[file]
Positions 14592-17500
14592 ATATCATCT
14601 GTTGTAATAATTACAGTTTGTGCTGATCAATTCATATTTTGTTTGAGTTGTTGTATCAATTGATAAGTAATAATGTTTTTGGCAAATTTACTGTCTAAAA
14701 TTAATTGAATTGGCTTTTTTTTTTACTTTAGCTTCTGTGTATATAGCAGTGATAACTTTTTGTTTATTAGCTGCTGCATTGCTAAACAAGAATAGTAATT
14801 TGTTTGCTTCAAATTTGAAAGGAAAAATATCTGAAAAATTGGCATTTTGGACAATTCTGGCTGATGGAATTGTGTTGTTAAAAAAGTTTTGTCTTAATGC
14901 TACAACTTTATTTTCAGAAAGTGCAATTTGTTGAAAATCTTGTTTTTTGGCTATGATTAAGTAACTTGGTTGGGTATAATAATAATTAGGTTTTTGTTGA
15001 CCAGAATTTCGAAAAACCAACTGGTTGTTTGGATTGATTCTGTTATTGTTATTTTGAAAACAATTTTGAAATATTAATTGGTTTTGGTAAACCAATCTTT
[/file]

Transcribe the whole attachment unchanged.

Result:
Positions 14592-17500
14592 ATATCATCT
14601 GTTGTAATAATTACAGTTTGTGCTGATCAATTCATATTTTGTTTGAGTTGTTGTATCAATTGATAAGTAATAATGTTTTTGGCAAATTTACTGTCTAAAA
14701 TTAATTGAATTGGCTTTTTTTTTTACTTTAGCTTCTGTGTATATAGCAGTGATAACTTTTTGTTTATTAGCTGCTGCATTGCTAAACAAGAATAGTAATT
14801 TGTTTGCTTCAAATTTGAAAGGAAAAATATCTGAAAAATTGGCATTTTGGACAATTCTGGCTGATGGAATTGTGTTGTTAAAAAAGTTTTGTCTTAATGC
14901 TACAACTTTATTTTCAGAAAGTGCAATTTGTTGAAAATCTTGTTTTTTGGCTATGATTAAGTAACTTGGTTGGGTATAATAATAATTAGGTTTTTGTTGA
15001 CCAGAATTTCGAAAAACCAACTGGTTGTTTGGATTGATTCTGTTATTGTTATTTTGAAAACAATTTTGAAATATTAATTGGTTTTGGTAAACCAATCTTT